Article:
Russian Invasion of Ukraine Could Spark Another Chip Shortage

Russian Invasion of Ukraine Could Spark Another Chip Shortage

As the tech industry finally begins to recover from the global chip shortage of 2021, another may loom on the horizon. The Russian invasion of Ukraine is already impacting the production of an ingredient key to manufacturing semiconductors. This threatens to raise prices yet again and aggravate the pandemic-caused semiconductor shortage we thought was finally on the mend.

Neon Isn’t Just for Budweiser Signs

The lasers used in chip manufacturing depend upon a solid supply of neon. That’s right, the same elemental gas used for those bright, colorful Budweiser signs at your local pub is also crucial to the tech industry.

Two companies, Ingas and Cryoin, provide between 45% to 54% of the world’s semiconductor-grade neon, according to Reuters. Those companies are in Ukraine, a country more than two weeks into a massive Russian invasion and attempted occupation.

Much of that estimate comes from calculations by Reuters analysts as well as figures market research firm Techcet provided the news agency. According to Techcet, the global neon consumption for chip production hit 540 metric tons in 2021.

Shuttered Factories and Destroyed Infrastructure in Ukraine May Lead to Second Chip Shortage

destroyed bridge in ukraine
People cross a destroyed bridge as they evacuate the city of Irpin, northwest of Kyiv, during heavy shelling and bombing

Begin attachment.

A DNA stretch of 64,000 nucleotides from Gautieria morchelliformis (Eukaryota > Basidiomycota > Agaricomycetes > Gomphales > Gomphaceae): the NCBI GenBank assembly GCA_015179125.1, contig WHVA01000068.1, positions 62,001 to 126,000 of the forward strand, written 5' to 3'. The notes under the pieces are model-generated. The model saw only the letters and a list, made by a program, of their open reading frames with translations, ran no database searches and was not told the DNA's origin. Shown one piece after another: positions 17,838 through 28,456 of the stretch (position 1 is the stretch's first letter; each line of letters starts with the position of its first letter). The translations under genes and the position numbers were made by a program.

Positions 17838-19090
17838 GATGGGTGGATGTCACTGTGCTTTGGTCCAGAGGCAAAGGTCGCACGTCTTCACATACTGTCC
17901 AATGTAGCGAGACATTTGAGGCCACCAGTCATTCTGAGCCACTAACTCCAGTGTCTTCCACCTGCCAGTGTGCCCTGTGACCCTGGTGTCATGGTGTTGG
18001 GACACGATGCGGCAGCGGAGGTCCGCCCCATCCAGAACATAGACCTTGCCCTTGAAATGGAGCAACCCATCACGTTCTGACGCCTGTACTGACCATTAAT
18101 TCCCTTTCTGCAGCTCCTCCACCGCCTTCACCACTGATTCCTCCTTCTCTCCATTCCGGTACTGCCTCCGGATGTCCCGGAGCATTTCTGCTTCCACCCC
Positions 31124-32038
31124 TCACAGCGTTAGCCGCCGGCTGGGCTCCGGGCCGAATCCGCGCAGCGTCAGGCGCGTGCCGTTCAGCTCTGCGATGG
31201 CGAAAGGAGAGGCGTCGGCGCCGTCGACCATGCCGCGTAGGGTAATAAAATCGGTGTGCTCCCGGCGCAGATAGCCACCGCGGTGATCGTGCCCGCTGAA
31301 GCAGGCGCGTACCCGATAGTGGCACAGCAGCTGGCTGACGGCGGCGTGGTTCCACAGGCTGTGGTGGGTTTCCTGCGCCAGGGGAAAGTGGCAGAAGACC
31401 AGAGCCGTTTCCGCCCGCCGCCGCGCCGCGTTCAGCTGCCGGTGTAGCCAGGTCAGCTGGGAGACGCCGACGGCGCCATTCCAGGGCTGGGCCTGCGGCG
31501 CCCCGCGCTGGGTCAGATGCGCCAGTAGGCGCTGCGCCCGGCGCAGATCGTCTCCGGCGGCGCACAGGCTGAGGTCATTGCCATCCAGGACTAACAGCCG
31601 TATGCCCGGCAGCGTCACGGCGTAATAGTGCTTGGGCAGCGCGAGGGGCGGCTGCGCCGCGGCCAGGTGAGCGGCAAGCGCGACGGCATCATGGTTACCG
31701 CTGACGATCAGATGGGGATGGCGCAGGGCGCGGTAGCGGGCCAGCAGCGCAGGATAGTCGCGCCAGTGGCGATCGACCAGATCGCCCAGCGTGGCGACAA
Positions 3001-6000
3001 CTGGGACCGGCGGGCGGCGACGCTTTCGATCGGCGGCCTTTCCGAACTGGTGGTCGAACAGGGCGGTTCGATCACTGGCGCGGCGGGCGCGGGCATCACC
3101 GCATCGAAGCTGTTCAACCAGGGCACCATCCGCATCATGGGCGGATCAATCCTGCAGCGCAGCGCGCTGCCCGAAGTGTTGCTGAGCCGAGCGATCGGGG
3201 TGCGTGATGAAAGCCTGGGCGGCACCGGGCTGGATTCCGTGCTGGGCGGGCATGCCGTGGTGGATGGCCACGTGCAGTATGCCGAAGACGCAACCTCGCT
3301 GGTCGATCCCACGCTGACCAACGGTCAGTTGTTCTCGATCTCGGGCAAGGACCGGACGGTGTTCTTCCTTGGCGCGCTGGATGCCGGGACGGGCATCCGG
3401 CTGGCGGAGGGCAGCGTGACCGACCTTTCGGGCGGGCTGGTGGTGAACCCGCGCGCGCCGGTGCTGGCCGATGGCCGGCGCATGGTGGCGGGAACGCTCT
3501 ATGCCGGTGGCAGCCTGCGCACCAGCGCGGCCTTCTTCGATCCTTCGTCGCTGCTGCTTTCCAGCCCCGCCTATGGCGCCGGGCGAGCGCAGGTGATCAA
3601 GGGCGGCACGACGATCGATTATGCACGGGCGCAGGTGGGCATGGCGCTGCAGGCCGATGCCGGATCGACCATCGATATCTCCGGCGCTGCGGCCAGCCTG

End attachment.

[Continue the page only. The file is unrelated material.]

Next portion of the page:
The intensification of Russian attacks on Ukraine’s major cities, killing civilians and destroying key infrastructure, deeply affects these companies. Both Incas and Cryoin have been forced to suspend all of their operations.

There’s a chance that chipmakers have enough neon stocks to weather the stoppage in the short term. However, those certainly won’t last forever. One analyst, Angelo Zino from CFRA, suggested production could be impacted if the invasion continues into April.

If stockpiles are depleted by April and chipmakers don’t have orders locked up in other regions of the world, it likely means further constraints for the broader supply chain and inability to manufacture the end-product for many key customers.

Taiwan’s Ministry of Economic Affairs said the world’s largest chipmakers had safety stocks of neon in place. The country, home to Apple’s main chipmaker, TSMC, says it doesn’t see any supply chain problems in the near term.

TSMC, Samsung, and Intel could easily have inventories to last two or more months, Techcet said. Smaller chip manufacturers wouldn’t have such a buffer, of course, and would feel the pain sooner.

Ukraine Neon Manufacturers Reveal the Impact of the War

Prior to the invasion, Ingas alone produced 15,000 to 20,000 cubic meters of neon each month, according to the company’s chief commercial officer, Nikolay Avdzhy. This went to customers in Taiwan, Korea, China, the United States, and Germany. Roughly 75% of the neon went to the chip industry.

Ingas just happens to be based in Mariupol, a city prominent in the news lately as Russian forces besiege it. Mariupol was home to the maternity hospital bombed and destroyed by Russian forces.

The other neon producer in Ukraine, Cryoin, is based in Odessa. The company halted its operations on Feb. 24, when the invasion began, to ensure its employees’ safety. Business development director Larissa Bondarenko told Reuters the company wouldn’t be able to fulfill orders for 13,000 cubic meters of neon in March unless the violence finally comes to an end.

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Nick deCourville

It will be interesting to see if this will spark price-gouging on products. Like with the early days of the PS5, I can imagine people buying products for just for the intent of reselling. Could be a real interesting market this year.